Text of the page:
Native from Asia, the Hibiscus was subsequently introduced in the tropics, more particularly in Polynesia in 1845 by Dr. Johnstone, where there are now many species, locally known as «Aute”.

Very decorative thanks to the beautiful scarlet flowers they produce all year long, Hibiscus were frequently used as flowery hedges in the paths leading to the gaps between the valleys. 

Ephemeral beauty as they only last one day, flowers are worn as ornaments behind the ear or stung in the hair, and they are also used for festive decorations.

Beyond its ornamental uses, buds and young leaves are also used in traditional medicine, mainly for their soothing and antispasmodic properties and their lack of toxicity. Flowers, meanwhile, are rich in mucilage and thus have emollient and soothing properties to relieve internal and external inflammatory conditions.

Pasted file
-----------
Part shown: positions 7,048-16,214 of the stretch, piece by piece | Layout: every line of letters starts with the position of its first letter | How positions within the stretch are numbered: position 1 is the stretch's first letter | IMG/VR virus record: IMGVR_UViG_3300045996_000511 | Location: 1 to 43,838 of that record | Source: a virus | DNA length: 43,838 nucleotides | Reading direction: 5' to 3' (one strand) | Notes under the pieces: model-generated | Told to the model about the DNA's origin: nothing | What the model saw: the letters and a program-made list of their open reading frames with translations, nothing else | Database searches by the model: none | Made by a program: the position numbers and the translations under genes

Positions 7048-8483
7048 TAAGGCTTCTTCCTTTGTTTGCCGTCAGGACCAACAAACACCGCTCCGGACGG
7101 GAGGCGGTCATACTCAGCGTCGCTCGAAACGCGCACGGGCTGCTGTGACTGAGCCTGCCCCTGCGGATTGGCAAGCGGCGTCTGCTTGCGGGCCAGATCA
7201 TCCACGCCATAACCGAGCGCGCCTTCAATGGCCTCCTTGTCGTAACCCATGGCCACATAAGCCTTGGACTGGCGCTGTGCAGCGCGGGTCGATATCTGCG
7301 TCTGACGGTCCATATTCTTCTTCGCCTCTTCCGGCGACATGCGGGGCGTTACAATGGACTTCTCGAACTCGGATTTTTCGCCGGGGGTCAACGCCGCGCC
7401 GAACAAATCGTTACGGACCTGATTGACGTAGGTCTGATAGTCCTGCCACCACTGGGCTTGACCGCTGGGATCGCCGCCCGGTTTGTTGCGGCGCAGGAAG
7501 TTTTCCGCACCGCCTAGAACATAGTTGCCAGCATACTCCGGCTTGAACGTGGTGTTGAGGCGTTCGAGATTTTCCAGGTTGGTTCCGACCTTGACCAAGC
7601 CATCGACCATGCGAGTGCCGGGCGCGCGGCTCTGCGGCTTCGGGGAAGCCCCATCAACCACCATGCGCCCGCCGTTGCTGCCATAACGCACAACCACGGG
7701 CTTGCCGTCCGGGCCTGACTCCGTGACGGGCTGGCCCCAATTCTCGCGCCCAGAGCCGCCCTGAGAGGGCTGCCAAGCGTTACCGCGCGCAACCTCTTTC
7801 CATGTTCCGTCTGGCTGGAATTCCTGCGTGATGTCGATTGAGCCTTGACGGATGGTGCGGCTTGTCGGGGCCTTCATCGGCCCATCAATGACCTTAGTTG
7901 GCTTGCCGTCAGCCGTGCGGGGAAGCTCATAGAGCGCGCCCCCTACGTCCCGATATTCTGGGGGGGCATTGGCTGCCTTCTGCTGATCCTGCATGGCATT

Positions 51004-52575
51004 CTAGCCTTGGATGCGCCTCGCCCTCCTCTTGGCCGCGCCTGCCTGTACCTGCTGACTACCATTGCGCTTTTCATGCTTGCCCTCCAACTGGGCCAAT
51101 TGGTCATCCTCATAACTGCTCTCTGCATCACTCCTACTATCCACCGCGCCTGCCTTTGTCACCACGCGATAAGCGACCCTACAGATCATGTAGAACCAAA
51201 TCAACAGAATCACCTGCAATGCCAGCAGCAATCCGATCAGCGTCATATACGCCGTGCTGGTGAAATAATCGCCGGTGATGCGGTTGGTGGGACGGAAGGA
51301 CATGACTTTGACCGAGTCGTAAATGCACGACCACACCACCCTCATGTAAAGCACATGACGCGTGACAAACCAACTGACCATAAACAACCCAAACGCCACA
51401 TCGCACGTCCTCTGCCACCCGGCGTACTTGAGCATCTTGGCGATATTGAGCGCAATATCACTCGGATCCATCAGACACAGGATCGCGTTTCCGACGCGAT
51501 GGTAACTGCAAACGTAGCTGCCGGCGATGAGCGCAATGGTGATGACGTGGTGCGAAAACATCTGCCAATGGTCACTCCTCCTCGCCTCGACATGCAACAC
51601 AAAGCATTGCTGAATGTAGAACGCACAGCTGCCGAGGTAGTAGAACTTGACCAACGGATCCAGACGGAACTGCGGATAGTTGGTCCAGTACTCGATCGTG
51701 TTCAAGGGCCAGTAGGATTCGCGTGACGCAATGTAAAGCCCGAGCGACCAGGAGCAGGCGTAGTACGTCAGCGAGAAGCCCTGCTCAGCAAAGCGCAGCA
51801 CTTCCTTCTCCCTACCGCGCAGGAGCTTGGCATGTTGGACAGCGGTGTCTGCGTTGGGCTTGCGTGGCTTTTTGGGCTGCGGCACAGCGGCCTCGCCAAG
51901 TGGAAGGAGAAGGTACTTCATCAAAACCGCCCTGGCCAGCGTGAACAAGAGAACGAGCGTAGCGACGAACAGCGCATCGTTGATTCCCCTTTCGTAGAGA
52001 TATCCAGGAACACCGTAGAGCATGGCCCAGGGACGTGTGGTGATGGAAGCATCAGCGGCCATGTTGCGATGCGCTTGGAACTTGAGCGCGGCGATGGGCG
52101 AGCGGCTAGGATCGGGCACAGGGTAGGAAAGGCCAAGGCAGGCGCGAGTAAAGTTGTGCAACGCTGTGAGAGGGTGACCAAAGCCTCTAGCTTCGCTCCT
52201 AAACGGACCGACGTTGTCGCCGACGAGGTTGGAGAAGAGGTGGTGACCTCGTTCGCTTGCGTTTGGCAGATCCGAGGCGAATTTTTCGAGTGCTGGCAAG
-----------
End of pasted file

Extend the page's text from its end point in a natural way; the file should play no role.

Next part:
The petals were also used to make a black dye used as a cosmetic to darken the eyebrows.



Traditionnal uses

In Polynesia, the hibiscus is originally an ornamental plant along the roads. Tahitian women wear it stuck in their hair, or as crowns or necklaces. In West Africa, the dried red blossoms are used in infusion to prepare the”bissap” that is drunk fresh and very sweet. This drink is rich in ascorbic acid (hence its sour taste) and is being lent diuretic, sedative, hypotensive and even laxative virtues. In Egypt, it is called “Karkade”, and the hibiscus is used to prepare a tea that is drunk hot and slightly sweet.


Cosmetic uses

The hibiscus has emollient, soothing and softening properties that are very interesting for cosmetic cares. It is found in moisturizing, anti-aging, healthy glow products, in make-ups or to color shampoos, gels, milks, etc...